Tuesday , September 27 2022

Small organs during pregnancy can play an important role in the immune system


Researchers have investigated the role of small organ ulcers or breasts in immune regulation during pregnancy. Tymium is a central function for the development of a very important immune system, the T cell group (T means fetal). T-cells act as a kind of conductor that determines how the immune system responds. It is necessary to get the body's own cells while attacking foreign substances, such as bacteria and viruses.

Despite the major role of edema in the immune system, it is not known whether the edema function changes during pregnancy. Nowadays, knowledge about the most common is mainly in mice studies. The general perception based on animal studies is that the size of the tiinum decreases during pregnancy and that the drain decreases, thus reducing T-cells from becoming obstructed.

Small immune system for animals, but not for humans
The reduction in T cells in animals results in a weakening of the immune system leading to fetal tolerance. But does it work for people alike? To answer this question, researchers looked at the blood flow of various types of T cells in pregnant women and other pregnant women. A particular type of T-cell, so-called regulatory T cells, is particularly interesting because it can inhibit other immune cells and prevent their attacks on the body's tissues.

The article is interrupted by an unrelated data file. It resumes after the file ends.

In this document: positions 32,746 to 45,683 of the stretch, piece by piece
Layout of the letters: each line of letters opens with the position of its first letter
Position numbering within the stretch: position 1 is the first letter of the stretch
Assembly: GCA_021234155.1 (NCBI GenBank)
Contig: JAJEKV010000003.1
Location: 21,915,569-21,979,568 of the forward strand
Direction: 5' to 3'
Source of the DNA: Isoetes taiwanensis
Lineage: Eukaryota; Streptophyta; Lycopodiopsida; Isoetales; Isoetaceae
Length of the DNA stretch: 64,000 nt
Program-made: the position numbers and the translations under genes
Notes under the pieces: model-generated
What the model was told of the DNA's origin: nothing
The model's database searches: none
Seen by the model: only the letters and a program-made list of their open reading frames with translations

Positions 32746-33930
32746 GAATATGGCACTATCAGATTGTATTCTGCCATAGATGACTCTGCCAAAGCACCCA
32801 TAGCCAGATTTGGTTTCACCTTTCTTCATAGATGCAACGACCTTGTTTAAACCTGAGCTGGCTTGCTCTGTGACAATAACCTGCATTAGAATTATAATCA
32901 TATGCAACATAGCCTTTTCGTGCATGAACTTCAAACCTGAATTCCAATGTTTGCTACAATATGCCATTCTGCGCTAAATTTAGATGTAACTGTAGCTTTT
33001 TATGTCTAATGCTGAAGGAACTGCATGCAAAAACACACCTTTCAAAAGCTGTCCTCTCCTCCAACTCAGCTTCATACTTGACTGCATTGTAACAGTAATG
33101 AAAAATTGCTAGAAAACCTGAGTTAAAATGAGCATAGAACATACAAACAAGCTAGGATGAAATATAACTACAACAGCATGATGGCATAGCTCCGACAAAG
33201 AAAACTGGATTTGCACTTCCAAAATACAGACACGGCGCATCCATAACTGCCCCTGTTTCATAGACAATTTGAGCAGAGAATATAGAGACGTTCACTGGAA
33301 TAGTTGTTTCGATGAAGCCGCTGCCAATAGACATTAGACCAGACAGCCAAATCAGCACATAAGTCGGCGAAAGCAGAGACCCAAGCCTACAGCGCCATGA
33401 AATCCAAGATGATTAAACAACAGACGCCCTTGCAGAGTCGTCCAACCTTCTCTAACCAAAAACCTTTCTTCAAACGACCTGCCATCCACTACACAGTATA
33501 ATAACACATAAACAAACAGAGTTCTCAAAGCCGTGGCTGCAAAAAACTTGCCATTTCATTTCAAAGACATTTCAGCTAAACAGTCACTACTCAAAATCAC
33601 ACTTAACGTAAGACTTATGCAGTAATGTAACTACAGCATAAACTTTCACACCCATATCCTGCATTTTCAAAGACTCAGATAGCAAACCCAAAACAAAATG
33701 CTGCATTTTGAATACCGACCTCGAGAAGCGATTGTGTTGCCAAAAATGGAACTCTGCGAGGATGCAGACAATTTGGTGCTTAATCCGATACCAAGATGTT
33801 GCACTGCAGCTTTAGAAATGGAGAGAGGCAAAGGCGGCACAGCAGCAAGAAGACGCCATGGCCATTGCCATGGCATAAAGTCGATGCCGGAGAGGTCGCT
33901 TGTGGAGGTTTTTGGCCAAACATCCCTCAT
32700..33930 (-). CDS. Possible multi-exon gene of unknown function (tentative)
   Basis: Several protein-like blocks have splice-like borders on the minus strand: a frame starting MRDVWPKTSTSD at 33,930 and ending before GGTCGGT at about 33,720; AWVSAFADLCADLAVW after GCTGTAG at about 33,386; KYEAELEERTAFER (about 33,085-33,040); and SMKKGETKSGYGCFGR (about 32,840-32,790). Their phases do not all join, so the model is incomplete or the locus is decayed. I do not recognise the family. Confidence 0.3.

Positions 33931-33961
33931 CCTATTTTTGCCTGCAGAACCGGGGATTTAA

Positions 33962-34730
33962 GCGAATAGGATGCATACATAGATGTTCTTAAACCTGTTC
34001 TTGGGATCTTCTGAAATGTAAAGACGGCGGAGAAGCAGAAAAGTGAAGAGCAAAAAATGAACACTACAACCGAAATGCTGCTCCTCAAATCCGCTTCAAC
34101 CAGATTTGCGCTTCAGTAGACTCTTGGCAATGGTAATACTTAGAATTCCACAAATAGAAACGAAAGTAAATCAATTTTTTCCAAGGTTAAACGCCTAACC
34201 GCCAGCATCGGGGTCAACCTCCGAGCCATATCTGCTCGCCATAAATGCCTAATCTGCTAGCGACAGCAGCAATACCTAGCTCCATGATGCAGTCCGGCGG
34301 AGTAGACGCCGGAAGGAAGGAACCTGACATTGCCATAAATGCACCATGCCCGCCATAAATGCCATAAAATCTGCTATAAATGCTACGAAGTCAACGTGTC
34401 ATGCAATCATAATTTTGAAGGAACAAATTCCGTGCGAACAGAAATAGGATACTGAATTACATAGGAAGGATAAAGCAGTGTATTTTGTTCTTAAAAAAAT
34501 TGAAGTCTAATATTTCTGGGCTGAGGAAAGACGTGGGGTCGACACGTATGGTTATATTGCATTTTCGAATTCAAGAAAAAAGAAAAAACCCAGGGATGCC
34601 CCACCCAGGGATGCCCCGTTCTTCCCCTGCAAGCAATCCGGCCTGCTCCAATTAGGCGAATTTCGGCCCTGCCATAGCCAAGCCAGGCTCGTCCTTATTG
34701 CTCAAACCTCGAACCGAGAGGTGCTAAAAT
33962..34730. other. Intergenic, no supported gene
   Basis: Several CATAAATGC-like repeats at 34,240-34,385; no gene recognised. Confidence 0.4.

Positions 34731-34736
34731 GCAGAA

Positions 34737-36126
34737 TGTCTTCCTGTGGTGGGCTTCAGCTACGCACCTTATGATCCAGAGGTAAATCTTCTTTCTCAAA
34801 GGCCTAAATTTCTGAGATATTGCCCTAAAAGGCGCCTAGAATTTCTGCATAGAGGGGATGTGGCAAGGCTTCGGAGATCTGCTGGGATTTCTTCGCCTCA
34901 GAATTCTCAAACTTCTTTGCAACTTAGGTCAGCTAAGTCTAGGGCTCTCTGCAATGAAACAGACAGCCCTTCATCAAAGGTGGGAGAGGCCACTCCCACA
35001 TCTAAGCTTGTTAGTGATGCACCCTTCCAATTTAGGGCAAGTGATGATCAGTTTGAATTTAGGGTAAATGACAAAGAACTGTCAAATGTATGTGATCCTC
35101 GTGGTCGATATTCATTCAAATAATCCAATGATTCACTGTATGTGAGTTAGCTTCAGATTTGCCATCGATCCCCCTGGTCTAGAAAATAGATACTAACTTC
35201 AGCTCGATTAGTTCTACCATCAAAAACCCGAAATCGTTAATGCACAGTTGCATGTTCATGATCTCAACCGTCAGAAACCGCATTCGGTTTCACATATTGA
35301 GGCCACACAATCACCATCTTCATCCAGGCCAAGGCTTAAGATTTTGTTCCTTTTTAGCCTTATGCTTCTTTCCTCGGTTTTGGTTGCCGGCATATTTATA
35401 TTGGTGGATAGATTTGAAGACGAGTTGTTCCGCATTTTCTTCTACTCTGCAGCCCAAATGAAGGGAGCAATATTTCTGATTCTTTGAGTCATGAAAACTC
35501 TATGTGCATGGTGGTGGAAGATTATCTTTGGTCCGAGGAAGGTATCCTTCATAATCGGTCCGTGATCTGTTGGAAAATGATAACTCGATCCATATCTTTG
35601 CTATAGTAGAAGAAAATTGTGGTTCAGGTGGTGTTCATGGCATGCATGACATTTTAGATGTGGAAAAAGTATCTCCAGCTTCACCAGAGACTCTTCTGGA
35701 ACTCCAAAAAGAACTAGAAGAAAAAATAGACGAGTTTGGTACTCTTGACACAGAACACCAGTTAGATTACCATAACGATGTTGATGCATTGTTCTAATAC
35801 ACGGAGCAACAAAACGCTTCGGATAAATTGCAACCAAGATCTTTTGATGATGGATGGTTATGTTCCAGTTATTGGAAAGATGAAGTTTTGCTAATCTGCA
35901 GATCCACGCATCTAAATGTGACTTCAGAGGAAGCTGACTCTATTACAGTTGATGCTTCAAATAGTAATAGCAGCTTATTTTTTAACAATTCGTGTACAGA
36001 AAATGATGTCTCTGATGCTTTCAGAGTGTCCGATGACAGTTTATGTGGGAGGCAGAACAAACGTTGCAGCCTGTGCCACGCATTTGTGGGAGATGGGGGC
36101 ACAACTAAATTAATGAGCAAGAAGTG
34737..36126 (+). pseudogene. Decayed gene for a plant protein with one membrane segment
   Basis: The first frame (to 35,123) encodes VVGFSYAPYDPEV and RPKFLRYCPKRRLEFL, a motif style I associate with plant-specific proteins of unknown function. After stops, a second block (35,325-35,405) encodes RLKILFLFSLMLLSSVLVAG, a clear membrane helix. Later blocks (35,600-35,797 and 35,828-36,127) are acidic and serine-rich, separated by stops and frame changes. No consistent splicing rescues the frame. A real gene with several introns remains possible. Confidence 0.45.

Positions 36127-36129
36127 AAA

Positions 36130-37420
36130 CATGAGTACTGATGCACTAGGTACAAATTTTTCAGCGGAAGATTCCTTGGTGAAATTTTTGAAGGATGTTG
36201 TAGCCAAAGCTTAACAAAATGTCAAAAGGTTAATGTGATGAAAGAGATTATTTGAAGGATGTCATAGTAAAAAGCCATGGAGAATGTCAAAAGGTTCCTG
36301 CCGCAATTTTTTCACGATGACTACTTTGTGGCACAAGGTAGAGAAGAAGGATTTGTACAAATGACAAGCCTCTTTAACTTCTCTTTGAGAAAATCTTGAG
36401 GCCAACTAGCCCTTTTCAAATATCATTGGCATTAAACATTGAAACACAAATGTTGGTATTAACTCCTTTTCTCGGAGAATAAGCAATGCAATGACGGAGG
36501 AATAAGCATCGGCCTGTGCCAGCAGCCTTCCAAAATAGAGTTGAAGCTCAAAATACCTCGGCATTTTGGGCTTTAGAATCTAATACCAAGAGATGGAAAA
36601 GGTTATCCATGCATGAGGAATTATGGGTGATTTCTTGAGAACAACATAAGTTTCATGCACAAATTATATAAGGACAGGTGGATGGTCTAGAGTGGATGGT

– We show that women during pregnancy have a long-term T-cell outflow from prosthetics. We also noted that the outflow of regulatory T cells that can suppress the immune response increases during pregnancy. The results can explain why there is both tolerance to the fetus and further protection against infections, "said Sandra Hellberg, Ph.D. in Clinical and Experimental Medicine, and one of the participants in the study.

It may be important for autoimmune diseases
The discovery may also be important for some autoimmune diseases where the immune system starts to attack the body's cells. Several autoimmune diseases are associated with thymus gland function, such as multiple sclerosis (MS), where the brain and spinal cord are damaged by the immune system.

"MS's previous studies have shown reduced edema and reduced T cell outflow, which can explain why women with MS symptoms often improve during pregnancy," says Professor Jan Ernerud, research director.

The research team now plans to investigate women with TMS who, before pregnancy, during pregnancy, and then to follow up, to determine whether changes in the balance of various T-cells may contribute to why women with MS often improve during pregnancy.

The study was conducted in collaboration with the University Hospital in Linköping, the Mödrahälsovården Vrinnevisjukhuset in Norrköping and the Karolinska Institute in Stockholm. The study was funded by the Swedish Southeast Swedish Research Council and the FORSS Research Council.

"Maintenance of Traditional and Regulatory T Cells During Pregnancy" by Sandra Hellberg, Ratnesh B. Mehta, Anna Forsberg, Goran Berg, Jan Brynhildsen, Ola Winqvist, Maria C. Jenmalm and Jan Ernerudh (2018), Journal of Allergy and Clinical Immunology published online on October 9, 2018, doi: 10.1016 / j.jaci.2018.09.023

Contact person:
Sandra Hellberg, PhD student, [email protected]
Jan Ernerudh, professor, [email protected]

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